Beyond planting flowers to attract beneficial insects, there is one more key element to controlling pests when you start a fruit tree guild. That is adding rock and log piles, and even installing snags just outside the edge of the fruit tree when it’s fully grown.

Rocks and log piles provide homes for all sorts of beneficial critters like frogs, toads, lizards, centipedes, and many others. This is a core part of rewilding your property, which will help keep your place in balance with nature.

It takes time to attract predators and other beneficial insects, and that’s why it’s so important to include these habitat features when you first start a fruit tree guild.

By attracting these predators and providing homes for them, you will see a lot less pest issues in the future as your fruit tree grows and matures.

Putting it All Together and the Next Steps

Start a fruit tree guild a step at a time

You don’t have to complete the entire guild at once. I started this food forest by first planting a hedgerow around the edge of it. Then I added fruit and nut trees in the middle with mulch, logs, and nitrogen fixing plants. I still have a lot of plants to add to this food forest, but it’s well on its way, and the trees are growing great.

So are you ready to start a fruit tree guild? Let’s summarize the 3 steps covered here so you can see it all put together.

3 Steps to Start a Fruit Tree Guild

  • 1
    Mulch the area around your fruit tree—use sheet-mulching to remove grass.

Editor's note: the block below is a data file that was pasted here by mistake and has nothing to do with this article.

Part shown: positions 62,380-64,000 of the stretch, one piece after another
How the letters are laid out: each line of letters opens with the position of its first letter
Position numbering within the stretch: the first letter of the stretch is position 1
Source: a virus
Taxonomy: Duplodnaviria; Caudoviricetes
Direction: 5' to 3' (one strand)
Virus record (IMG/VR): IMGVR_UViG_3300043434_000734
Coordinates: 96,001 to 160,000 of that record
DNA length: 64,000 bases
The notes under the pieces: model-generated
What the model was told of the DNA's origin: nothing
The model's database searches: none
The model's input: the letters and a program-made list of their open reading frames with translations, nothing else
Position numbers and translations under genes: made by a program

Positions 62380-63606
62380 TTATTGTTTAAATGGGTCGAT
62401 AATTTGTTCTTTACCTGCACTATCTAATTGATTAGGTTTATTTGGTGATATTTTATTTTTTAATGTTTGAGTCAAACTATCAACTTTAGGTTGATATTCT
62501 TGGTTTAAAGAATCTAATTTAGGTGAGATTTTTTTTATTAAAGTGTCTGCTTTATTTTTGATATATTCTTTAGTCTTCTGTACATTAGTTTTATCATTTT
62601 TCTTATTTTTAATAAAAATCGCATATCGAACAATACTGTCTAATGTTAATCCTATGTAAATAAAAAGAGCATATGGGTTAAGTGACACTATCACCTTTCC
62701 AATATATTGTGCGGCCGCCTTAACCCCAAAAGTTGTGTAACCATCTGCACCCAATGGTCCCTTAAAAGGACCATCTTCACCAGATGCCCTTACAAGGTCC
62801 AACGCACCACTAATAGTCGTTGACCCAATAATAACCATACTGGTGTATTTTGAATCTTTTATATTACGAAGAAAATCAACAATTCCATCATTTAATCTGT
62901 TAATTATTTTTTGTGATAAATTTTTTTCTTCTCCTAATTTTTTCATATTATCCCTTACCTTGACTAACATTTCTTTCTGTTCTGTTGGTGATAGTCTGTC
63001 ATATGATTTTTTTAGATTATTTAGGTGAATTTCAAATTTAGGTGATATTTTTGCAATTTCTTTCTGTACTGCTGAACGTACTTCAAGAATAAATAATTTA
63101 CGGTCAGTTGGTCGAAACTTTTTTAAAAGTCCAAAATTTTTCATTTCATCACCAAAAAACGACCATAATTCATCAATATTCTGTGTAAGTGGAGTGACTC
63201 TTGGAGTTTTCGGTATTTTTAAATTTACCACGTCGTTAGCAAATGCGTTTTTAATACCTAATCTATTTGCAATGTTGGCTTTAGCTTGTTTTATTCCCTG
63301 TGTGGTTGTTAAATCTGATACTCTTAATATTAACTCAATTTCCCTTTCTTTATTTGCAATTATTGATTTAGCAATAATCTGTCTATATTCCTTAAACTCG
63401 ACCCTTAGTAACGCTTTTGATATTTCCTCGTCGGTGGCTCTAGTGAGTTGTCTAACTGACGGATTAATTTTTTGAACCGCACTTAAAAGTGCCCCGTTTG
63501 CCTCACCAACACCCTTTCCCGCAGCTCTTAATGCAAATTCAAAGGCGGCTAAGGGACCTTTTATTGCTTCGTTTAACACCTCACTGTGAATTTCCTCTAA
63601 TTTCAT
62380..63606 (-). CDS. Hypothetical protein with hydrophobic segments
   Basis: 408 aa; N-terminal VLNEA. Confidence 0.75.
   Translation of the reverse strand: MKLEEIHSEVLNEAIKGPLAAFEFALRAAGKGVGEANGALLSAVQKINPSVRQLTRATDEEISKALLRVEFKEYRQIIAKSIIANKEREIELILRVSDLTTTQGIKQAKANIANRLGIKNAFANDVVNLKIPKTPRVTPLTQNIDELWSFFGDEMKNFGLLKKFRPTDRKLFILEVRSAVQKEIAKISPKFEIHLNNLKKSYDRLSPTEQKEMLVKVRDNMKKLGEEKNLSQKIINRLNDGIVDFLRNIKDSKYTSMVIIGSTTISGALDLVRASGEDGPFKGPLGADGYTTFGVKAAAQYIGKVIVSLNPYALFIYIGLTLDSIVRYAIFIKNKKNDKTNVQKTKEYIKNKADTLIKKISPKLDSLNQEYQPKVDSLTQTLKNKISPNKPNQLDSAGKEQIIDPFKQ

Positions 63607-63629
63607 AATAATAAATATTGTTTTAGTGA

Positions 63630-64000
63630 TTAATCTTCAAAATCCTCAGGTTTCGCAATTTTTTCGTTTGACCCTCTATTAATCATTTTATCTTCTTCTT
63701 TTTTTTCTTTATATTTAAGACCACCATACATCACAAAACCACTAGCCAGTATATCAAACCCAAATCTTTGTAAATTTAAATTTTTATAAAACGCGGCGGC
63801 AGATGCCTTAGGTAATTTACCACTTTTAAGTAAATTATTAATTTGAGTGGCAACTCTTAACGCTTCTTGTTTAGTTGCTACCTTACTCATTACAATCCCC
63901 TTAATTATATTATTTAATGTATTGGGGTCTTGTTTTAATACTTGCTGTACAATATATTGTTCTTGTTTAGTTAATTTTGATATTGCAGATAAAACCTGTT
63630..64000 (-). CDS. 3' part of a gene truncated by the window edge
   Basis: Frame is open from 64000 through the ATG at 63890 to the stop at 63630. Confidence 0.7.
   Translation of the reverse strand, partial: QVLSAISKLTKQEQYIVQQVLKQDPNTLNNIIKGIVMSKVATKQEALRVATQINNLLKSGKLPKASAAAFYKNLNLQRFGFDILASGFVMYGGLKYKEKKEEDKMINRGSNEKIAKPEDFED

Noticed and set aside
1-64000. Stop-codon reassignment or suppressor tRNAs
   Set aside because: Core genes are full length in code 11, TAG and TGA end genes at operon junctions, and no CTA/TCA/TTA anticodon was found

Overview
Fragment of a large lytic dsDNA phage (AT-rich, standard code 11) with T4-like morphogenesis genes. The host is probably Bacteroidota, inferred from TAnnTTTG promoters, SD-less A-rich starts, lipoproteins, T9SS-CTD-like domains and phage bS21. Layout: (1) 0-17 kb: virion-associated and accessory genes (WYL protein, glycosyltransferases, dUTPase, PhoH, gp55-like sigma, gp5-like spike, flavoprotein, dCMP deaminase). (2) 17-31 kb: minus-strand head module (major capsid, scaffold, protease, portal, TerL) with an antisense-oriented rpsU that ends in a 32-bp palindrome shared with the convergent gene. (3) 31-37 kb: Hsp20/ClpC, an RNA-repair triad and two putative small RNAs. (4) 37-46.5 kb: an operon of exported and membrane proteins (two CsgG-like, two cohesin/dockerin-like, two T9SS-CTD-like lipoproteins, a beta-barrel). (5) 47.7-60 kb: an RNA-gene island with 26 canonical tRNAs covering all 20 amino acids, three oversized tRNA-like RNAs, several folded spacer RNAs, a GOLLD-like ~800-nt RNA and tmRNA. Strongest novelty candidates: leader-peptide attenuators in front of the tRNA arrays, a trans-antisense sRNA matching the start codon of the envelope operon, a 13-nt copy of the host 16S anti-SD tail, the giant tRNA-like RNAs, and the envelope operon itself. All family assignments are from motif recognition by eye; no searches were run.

• 2
    Plant nitrogen fixing plants—clover, and lupines are great examples.
  • 3
    Control pests by planting flowering plants and adding rock/log piles—sweet alyssum is an easy flower to start with.

If you do these 3 things around each of your fruit trees, you will be off to a great start, and you will have created a system that is well on its way to abundance.

But don’t stop there! Observe your fruit trees. See which plants are growing great and which are struggling.

Start adding new plants to the mix. Perhaps some edible shrubs like gooseberries, which don’t mind some shade. Bulbs like daffodils can be a beautiful addition and help repel pests. Another great option is to plant strawberries as a groundcover.

Add more edible plants, plants for chop-and-drop, and more flowers. If you add 1-3 more plants each year for a few years, you will soon have a lush and full fruit tree guild.

Wild Tip:

It’s okay for your fruit tree guild to change over time—in fact, it should! As your tree grows, it will start to shade out some of the plants you first planted. But other plants will do great in these new shady areas. Adjust your guild over time as your tree grows.

If you implement these 3 steps, your fruit trees will be off to a great start, and you can easily add to your guild over time.

Eventually, you can even merge your individual fruit tree guilds into a food forest!

So what are you going to plant first in your fruit tree guild? Leave a comment to let us know!

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Daron is a restoration ecologist, lifelong gardener, and founder of Growing with Nature. He created this site to help people enjoy wildlife, grow food, and help heal our living world. He has managed the restoration program for a local non-profit, and he’s applying principles of restoration and permaculture to transform his property in western Washington to forests, wetlands, hedgerows, food forests, and permaculture gardens. He holds a Masters in Environmental Studies and an Associate of Applied Science degree in Water Resources. He loves sharing the joy of growing food with his two beautiful children.